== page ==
A widower in India carried his wife's body on his back for more than 6 miles after the hospital where she died allegedly refused to provide a vehicle to transport her to her village (video below).
Dana Manjhi trudged through stifling summer temperatures on Aug. 24 as his 12-year-old daughter looked on in agony, according to CNN. His wife, 42-year-old Amang Dei, died the previous night of tuberculosis.
Manjhi did not have money to hire a vehicle, so he wrapped his wife's body in a blue sheet and began the 30-mile trek back to their village.
As Manjhi walked along the side of the road, an onlooker called a local reporter and told him what was happening.
TV journalist Ajit Singh arrived on the scene and began shooting a video while Manjhi described his situation.
"I am carrying the dead body of my wife as I am poor and cannot afford a vehicle," he said. "I told the same to the hospital authorities. They said they could not offer any help."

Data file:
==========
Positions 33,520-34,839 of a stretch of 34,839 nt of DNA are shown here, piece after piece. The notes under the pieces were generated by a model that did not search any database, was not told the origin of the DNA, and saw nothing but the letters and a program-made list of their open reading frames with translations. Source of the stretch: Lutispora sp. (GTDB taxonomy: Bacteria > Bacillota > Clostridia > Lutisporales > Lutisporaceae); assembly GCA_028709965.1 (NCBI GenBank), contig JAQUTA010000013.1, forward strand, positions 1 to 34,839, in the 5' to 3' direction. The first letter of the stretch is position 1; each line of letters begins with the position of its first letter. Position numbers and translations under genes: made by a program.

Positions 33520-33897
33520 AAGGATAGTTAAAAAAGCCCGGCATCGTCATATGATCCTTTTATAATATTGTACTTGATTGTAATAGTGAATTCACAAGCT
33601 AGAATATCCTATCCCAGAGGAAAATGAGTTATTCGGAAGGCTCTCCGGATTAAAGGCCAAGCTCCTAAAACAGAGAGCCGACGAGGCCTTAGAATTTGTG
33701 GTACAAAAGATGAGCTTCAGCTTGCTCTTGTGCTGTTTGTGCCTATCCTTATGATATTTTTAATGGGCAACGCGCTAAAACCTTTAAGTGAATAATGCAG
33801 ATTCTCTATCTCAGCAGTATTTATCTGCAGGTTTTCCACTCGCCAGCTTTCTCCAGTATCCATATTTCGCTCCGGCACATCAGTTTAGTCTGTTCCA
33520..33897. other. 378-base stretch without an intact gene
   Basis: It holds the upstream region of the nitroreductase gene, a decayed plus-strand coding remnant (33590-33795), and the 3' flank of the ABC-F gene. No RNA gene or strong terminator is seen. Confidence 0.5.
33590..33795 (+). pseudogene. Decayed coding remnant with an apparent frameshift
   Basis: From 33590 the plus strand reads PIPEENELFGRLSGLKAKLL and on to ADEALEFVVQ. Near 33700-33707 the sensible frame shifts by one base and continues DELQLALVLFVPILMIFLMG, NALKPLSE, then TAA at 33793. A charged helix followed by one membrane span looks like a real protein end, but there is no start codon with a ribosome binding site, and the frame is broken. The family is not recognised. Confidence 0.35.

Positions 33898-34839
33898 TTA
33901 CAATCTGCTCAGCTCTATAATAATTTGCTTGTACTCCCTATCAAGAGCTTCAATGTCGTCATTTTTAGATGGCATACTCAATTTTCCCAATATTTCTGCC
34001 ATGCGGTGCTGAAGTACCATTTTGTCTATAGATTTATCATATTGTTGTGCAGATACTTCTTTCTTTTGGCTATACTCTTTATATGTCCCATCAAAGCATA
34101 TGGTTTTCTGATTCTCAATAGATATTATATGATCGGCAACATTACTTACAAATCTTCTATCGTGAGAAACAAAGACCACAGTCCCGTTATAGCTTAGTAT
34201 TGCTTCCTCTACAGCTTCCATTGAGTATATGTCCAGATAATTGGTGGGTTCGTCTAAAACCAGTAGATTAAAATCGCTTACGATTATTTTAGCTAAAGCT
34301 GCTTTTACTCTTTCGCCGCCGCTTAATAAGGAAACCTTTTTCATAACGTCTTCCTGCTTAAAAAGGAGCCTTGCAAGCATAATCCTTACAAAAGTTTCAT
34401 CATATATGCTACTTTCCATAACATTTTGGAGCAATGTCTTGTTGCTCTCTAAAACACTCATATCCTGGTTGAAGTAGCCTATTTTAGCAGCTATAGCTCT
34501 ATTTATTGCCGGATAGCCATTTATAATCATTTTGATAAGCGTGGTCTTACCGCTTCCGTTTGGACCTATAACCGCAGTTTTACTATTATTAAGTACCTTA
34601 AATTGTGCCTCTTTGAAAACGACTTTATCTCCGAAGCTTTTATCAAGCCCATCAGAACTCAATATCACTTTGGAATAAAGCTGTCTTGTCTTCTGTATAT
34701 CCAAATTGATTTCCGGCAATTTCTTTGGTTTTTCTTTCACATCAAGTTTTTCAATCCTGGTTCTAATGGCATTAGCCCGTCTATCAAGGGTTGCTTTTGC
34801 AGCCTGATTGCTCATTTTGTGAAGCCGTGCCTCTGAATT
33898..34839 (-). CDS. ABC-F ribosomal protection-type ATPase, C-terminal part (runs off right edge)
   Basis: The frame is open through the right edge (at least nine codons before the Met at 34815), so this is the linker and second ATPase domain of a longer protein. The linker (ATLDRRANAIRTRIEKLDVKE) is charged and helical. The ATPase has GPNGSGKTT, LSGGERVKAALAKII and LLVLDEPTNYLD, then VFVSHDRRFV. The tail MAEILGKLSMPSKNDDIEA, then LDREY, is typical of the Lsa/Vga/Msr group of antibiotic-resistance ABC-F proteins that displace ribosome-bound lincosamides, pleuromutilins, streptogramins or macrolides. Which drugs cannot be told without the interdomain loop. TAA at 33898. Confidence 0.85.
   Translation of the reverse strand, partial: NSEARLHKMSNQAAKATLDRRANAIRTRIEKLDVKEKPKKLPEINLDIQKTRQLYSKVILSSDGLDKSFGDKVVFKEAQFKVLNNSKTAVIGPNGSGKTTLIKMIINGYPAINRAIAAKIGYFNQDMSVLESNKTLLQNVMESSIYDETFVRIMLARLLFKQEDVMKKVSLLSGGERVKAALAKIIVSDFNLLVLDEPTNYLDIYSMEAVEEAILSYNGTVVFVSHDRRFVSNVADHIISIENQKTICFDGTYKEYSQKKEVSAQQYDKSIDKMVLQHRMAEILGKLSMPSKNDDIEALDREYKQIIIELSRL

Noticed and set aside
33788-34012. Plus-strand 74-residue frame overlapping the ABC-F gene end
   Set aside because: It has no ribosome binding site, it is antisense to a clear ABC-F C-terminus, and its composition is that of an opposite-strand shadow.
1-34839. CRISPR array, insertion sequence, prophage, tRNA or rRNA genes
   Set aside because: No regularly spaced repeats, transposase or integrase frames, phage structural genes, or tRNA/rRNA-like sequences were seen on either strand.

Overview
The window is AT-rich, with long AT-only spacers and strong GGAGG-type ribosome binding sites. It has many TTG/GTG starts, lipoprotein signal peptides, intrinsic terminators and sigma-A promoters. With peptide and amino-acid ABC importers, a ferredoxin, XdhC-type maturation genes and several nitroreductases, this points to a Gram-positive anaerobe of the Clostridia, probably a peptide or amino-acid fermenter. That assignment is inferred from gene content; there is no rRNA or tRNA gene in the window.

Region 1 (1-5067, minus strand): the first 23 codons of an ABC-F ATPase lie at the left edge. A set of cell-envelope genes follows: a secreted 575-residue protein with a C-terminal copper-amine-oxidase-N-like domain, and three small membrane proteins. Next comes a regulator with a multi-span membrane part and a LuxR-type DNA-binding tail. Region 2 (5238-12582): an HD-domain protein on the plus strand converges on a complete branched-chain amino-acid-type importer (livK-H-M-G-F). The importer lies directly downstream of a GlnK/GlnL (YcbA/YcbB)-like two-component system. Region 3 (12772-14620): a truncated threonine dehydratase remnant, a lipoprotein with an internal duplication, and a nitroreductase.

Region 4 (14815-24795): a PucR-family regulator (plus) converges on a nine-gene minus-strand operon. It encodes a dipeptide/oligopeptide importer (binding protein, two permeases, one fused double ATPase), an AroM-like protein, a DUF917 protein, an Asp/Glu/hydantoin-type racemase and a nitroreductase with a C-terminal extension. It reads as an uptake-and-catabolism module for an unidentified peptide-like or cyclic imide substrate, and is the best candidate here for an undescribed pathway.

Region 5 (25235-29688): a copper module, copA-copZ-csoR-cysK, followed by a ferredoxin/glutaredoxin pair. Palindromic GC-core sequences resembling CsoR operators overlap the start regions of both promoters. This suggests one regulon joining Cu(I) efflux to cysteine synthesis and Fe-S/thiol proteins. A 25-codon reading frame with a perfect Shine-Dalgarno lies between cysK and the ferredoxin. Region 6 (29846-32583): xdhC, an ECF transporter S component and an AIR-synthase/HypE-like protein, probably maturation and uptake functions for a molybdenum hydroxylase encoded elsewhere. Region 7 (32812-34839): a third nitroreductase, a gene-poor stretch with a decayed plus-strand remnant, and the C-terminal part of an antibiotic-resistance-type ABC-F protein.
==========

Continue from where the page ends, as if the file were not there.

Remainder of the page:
Singh later spoke to CNN about what he saw.
"Some locals ... spotted Mr. Manjhi carrying the dead body of his wife accompanied by his 12-year-old-daughter, Sanadei Manjhi, and called me," Singh explained. "We filmed him carrying the dead body and asked him what happened."
Shortly after Singh began filming, a car was called for Manjhi.
The hospital, in the Kalahandi district of Odisha, denies it sent Manjhi away without a transport vehicle, according to CNN.
"No one knows when her husband carried her out of the hospital," said Dr. Jaghu Lal Agarwal, the hospital's assistant district medical officer. "Her death was not confirmed by the on-duty doctor and no discharge slip was issued. The hospital staffs on duty were not informed by Mr. Manjhi."
Brundha D, a district official, told CNN that an investigation has been launched into the incident.
"We have ordered a probe and due actions will be taken if any wrongdoing has been done," she said.
A former member of parliament for Kalahandi, Bhakta Charan Das, expressed indignation that something like this had happened.
"When I was an MP, I had arranged two ambulances for the Bhawanipatna hospital," he said, according to The Indian Express. "The vehicles could have been used in this case. What is the point of having them if they can't help a poor tribal in the time of need?"